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Professor Carter paints a fascinating picture of the historical use of leeches, their management and their recycling (January 2001 JRSM, pp. 38-42). In plastic and reconstructive surgery today we still use leeches. Their resurgence in popularity is due largely to the work of Dr Roy Sawyer, founder of Biopharm, the first leech farm in the world, situated just outside Swansea in South Wales1. Contemporary plastic surgeons have described various uses including assisting the venous drainage of free flaps and augmenting the microcirculation in replanted digits2,3.
Carter discusses some of the problems the Victorians found and these should be considered in their use today. Each leech will extract about 5-10 mL of blood from a wound, and then 40-50 mL of blood may be lost from the bite itself after removal. If prolonged leeching is contemplated to allow the venous circulation to re-establish itself and multiple leech applications are performed, then a substantial amount of blood can be lost. If the patient is a child, and even if a digit is leeched, one should keep a close check on the haemoglobin.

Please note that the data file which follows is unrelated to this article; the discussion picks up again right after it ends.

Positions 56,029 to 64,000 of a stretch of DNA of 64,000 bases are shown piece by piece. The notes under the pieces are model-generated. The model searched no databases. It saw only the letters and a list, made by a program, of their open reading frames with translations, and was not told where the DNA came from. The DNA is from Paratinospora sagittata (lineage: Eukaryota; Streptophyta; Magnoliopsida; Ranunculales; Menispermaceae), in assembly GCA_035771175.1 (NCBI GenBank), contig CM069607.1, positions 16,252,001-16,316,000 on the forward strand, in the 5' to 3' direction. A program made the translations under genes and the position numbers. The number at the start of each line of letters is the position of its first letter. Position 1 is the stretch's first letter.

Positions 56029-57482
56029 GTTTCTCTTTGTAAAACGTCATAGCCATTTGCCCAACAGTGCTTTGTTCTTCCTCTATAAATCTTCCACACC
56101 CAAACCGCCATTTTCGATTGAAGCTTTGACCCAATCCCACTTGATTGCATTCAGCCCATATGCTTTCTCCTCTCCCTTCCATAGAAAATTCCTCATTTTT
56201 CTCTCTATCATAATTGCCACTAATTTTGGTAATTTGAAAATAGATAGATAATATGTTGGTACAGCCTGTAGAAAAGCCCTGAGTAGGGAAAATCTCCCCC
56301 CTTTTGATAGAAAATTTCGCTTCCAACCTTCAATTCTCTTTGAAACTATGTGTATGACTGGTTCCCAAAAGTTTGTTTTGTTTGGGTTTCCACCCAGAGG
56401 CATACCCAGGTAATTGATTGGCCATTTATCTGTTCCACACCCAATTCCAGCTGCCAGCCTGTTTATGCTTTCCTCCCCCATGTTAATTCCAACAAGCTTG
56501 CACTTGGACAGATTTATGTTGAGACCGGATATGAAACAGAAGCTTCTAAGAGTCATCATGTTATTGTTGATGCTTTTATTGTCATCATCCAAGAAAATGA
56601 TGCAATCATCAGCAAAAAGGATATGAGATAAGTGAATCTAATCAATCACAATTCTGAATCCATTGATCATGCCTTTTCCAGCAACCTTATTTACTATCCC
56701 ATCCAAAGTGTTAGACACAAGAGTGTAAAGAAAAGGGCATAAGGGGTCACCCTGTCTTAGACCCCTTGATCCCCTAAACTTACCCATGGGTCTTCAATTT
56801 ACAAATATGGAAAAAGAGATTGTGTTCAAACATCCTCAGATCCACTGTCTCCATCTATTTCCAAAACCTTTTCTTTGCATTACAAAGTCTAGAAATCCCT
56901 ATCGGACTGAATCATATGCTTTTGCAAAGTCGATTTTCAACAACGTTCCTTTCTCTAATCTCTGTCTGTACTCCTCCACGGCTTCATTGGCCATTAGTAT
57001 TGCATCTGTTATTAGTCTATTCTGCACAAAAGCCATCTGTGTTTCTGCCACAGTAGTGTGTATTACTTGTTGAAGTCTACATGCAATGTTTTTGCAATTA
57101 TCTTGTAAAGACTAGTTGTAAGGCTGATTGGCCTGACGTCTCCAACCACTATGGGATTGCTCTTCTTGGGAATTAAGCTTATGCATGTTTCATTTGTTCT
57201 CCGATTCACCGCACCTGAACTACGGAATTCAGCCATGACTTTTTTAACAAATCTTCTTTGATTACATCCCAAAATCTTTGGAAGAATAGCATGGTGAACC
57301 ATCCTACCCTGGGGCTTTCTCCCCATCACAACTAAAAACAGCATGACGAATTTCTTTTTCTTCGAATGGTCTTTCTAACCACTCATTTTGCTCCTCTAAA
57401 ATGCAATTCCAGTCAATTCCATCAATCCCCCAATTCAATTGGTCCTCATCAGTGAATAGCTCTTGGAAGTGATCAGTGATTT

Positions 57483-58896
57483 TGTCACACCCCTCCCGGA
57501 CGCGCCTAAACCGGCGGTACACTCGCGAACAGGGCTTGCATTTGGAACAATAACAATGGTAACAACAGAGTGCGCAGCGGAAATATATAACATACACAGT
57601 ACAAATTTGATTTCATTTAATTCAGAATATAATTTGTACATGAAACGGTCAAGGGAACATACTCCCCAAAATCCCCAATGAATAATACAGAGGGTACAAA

Secondly, there have been several reports of infection from leech bites. This may prejudice reconstruction and one should consider antibiotic prophylaxis during their application. The organism Aeromonas hydrophila is essential for the leech to digest blood and grow and has been implicated in infection following the use of medicinal leeches4.
To update the narrative to the twenty-first century, all the information needed to keep and use leeches can now be found on the Biopharm website at [www.biopharm-leeches.com ].